“Pacific Innuendo,” 16–17 February 1844

  • Source Note
Page 442
PACIFIC INNUENDO.
The very candid, pacific, and highly creditable advice, which has done himself the honor to address to “the Citizens of , “Mormons and all,” and which appears in the “Warsaw Signal,” of the 14th inst. is, like the balm of Gilead, well calculated to ease the pain, which has troubled the heads and hearts of the Carthagenians, Warsawvains, and other over jealous bodies for weal and wo. It certainly must be admitted, on all hands, that has exalted himself as a mediator, patriot, lawyer, Governor, peace maker, and friend of all; not only to magnify the law and make it honorable, but also in pointing out the path of peace. Such is what the Latter Day Saints have ever sought at the hands of those in authority; and, with an approving conscience, clear as the chystal [crystal] spring: and with a laudible intention, warm as the summer zephyr; and with a charitable prayer, mellow as the morning dew, it is now our highest consolation to hope that all difficulties will cease: and give way to reason, sense, peace and good will. The saints if they will be humble and wise, can now practice what they preach and soften by good examples, rather than harden by a distant course of conduct, the hearts of the people.
For general information it may be well to say that there has never been any cause for alarm as to the Latter Day Saints. The legislature of granted a liberal charter for the city of ; and, let every honest man in the , who has any knowledge of her, say whether she has not flourished beyond the most sanguine anticipations of all; and while they witness her growing glory: let them solemnly testify whether has willfully injured the , , or a single individual one cent: With the strictest scrutiny publish the facts whether a particle of law has been evaded or broken: virtue and innocence need no artificial covering: Political views and party distinctions, never should disturb the harmony of society; and when the whole truth comes before a virtuous people: we are willing to abide the issue.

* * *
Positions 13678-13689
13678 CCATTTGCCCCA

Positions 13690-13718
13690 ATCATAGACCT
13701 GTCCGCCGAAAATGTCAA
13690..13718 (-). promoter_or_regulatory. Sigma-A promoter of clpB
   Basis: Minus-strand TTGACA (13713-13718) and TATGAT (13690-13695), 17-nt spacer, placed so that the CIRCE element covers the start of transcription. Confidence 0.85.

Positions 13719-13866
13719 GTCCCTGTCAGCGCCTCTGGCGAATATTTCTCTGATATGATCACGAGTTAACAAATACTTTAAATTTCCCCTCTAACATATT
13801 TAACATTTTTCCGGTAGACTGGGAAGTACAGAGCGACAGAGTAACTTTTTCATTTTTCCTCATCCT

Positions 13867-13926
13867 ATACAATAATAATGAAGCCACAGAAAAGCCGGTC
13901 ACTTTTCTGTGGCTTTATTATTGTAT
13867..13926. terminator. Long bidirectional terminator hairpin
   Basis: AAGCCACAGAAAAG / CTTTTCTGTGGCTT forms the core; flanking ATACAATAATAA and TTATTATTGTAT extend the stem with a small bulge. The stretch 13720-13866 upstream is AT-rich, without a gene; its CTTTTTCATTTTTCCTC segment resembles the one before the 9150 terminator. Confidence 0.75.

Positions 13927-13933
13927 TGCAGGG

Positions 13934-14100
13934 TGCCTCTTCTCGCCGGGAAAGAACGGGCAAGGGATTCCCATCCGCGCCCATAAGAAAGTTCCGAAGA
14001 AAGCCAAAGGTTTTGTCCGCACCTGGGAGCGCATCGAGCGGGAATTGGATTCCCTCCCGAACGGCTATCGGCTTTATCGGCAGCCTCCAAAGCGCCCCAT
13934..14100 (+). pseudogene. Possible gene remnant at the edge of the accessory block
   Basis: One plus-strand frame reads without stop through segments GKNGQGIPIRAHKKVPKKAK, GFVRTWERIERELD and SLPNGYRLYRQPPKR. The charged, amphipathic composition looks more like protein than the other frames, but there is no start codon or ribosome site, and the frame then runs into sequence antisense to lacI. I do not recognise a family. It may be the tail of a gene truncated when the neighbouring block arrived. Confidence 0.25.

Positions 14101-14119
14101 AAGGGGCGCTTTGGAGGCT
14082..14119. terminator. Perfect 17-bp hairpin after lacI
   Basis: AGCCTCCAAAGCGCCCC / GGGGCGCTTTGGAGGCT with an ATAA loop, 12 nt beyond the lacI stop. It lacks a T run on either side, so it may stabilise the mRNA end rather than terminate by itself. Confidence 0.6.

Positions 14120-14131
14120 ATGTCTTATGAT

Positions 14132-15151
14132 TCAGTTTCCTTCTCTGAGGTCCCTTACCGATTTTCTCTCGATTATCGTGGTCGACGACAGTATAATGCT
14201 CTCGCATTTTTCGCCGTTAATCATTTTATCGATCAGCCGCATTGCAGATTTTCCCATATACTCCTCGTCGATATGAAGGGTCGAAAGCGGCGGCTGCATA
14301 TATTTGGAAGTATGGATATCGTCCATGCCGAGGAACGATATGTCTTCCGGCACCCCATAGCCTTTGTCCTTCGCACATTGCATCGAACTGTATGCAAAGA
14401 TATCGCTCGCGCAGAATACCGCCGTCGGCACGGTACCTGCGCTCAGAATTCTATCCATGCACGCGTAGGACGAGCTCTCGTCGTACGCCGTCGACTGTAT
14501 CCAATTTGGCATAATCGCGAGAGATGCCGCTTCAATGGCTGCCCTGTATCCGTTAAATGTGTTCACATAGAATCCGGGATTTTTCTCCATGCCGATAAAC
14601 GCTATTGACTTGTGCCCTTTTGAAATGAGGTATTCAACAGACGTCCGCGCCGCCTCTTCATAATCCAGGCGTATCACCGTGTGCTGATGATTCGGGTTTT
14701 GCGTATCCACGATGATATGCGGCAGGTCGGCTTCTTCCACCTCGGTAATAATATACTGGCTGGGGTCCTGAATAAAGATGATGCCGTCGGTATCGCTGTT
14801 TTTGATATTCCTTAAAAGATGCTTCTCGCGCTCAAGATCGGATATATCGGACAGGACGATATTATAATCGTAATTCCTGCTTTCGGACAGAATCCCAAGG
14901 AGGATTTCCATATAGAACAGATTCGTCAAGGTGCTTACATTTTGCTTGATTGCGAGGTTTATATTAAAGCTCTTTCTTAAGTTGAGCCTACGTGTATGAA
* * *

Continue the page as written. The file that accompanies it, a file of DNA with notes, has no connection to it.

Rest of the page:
We will here refer to the three late dismissals, upon writs of habaes corpus, of Joseph Smith, when arrested under the requisitions of . The first, in June 1841, was tried at Monmouth, before , of the fifth Judicial Circuit, and as no exceptions have been taken to that decision, by this or , but had previously entered a nolle prosequi on all the old indictments against the Mormons in the difficulties of 1838, it is taken and granted that that decision was just! The second, in December, 1842, was tried at before in the U. S. Distric[t] Court, and, from that honorable discharge a[s] no exceptions from any source have been made to those proceedings, it follows as a matter o[f] course, that that decision was just!! and th[e] third, in July 1843, was tried at the city o[f] , before the Municipal Court of said city; and as no exceptions to that discharge have been taken, and as the say[s] there is “evidence on the other side to shew that the of voluntarily carried (who had Mr, Smith in custody,) to the city of , without any coercion on the part of any one,” it must be admitted that that decision was just!!!
But is any man still unconvinced of the justness of these strictures relative to the two la[st] cases, let the astounding fact go forth, tha[t] , who, swore, wa[s] the principal in his assassination, and, as acce[s] [p. 442]